In my Swiss Army Knife career I've had dozens of (supposed) superiors but only three, maybe four genuinely inspirational leader/bosses. IMHO, the character, courage, humility & dedication to be that man (or woman) is a rare skill-set. It's unrealistic to believe that every NCO will have it. Nor will every LEO be honest, every politician be dishonest or every cowboy be John Wayne.
Leave the Duke out of this!
Duty assignment through out your progression in rank are what develop you. It it works right you should have paid your dues to move one step right or one forward.
You gain the experience of what every soldiers duty is.
Many have no idea the load many NCO's carry. I had always said the every time you were pinned it meant less sleep less down time .
Few soldiers knew that while they were resting for that next mission NCO's were still up preparing.
Home station or deployed 1SG had every single issue with any soldier or his family in front of him on top of other duties.
Not crying about just fact. It was one thing to fill in for Top now and then. The day I stood in front of A company as their 1 SG. I looked right at 5, E7's That I knew were better than me for the job I had served with them at different times. For a second I though some one really messed up. Then it was on with the duty.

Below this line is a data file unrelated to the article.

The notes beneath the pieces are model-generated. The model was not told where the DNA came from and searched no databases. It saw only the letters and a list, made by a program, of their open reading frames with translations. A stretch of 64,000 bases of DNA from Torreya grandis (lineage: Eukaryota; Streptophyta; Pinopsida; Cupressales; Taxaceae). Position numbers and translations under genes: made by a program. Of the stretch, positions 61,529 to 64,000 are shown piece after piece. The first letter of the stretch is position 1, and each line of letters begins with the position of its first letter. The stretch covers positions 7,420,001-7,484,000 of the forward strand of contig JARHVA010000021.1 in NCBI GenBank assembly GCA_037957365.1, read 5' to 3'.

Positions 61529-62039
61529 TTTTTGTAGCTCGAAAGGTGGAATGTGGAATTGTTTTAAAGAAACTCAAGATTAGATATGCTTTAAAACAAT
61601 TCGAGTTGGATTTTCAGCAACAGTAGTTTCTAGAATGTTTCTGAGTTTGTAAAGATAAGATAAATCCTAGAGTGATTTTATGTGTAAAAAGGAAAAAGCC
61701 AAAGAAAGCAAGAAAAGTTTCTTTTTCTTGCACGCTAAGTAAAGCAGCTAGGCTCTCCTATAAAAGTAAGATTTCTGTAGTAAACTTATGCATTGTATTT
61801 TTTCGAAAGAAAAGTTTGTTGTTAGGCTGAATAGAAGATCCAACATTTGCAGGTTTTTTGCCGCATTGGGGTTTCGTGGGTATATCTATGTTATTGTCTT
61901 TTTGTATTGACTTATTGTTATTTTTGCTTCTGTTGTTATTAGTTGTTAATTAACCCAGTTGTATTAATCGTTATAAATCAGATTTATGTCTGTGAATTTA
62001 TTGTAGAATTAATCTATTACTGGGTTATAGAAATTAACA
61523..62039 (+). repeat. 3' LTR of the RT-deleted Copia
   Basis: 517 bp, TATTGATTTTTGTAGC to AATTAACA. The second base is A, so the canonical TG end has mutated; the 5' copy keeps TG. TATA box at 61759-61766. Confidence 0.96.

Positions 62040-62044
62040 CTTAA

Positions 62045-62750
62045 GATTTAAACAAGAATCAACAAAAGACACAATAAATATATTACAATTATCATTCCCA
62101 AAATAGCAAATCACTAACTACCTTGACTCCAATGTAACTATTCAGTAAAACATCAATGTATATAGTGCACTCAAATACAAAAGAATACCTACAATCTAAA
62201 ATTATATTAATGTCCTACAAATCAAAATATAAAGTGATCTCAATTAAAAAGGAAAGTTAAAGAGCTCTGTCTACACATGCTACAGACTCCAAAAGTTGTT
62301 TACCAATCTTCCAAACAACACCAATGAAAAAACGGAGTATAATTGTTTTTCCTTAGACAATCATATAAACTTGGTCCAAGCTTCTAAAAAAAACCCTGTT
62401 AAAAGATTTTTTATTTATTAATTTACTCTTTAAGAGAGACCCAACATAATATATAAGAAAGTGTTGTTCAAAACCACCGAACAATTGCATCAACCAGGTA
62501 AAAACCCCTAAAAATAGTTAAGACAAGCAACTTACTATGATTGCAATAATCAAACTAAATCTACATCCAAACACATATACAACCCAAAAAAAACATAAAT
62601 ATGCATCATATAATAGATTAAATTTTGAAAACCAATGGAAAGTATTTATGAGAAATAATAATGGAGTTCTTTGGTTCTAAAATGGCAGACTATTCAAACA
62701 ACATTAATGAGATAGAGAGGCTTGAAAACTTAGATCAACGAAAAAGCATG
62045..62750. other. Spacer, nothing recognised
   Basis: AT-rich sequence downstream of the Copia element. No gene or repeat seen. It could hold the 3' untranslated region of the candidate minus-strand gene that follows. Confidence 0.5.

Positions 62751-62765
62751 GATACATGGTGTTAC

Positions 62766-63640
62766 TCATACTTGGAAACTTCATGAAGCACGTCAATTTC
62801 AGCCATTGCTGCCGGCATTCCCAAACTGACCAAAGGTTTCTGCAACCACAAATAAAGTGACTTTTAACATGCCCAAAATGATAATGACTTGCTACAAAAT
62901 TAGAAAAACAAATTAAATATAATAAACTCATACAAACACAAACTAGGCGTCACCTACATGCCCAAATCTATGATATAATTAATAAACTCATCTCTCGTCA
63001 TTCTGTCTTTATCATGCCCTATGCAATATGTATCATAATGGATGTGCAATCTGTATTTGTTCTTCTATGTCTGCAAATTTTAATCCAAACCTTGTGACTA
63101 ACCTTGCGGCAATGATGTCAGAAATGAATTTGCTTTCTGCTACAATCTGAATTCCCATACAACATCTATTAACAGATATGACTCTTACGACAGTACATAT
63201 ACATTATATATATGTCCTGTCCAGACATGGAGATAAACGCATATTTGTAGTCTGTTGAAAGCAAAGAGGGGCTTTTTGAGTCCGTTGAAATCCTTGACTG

Nothing in the Army infantry is fair. On 3 deployments due to strength shortages, I watch Nco's time and time again forgo leave so lower ranking soldiers could go home .
Most not all NCO's got there for a reason and it was not the good old by net worked. Not allowed to use the words The that came when I ask why I was chosen.
It was not because I was a nice guy
Here is my two cents on the situation as I get promoted to the senior NCO ranks in approx 2 hours and reenlist indef. There are good NCOs and their are bad NCOs out there. Those who are taking care of their soldiers leading by example and take an interest in the well being of their soldiers will produce good soldiers. Those who do no are more likely setting up their soldiers to fail. The only thing you can do is make sure you are doing the right thing as an NCO and taking care of your soldiers so they can do the mission. Good mentoring and leaders that "lead by example" will set up their respective services for success by breeding quality junior NCOs to take on the missions our military has coming down the road. Bottom line take care of your soldiers, do what you need to do for your soldiers and to complete your mission and don't get discouraged by the actions of other NCOs around you.
Originally Posted by SpencerB
IIRC During the dangerous hours Dusk to Dawn the troops were pulling 4 on 4 off guard shifts. they were sleeping on the off time. As a SSGT I was up at least once during thier shift checking on their well being ETC so that ment I was getting 2 hours of sleep when possible every four hours. AWWW the bennies of being a Staff NCO
Last to eat, Last to the PX, Meeting with the CO,XO ETC while the troops slept, eat, Trying to get more better gear for the troops, Extra meals for the troops, enough water, trying to find out why a troopie isn't getting mail from home and it is causing a problem, leader, mentor, a listening ear, and the biggest one, givng orders that may get someone killed.
Where was the soft billet, the long nights filled with sleep. The lack of work, that the NCO's had before I became an NCO? then again maybe it was a matter of perception. YOU THINK!!!!!!!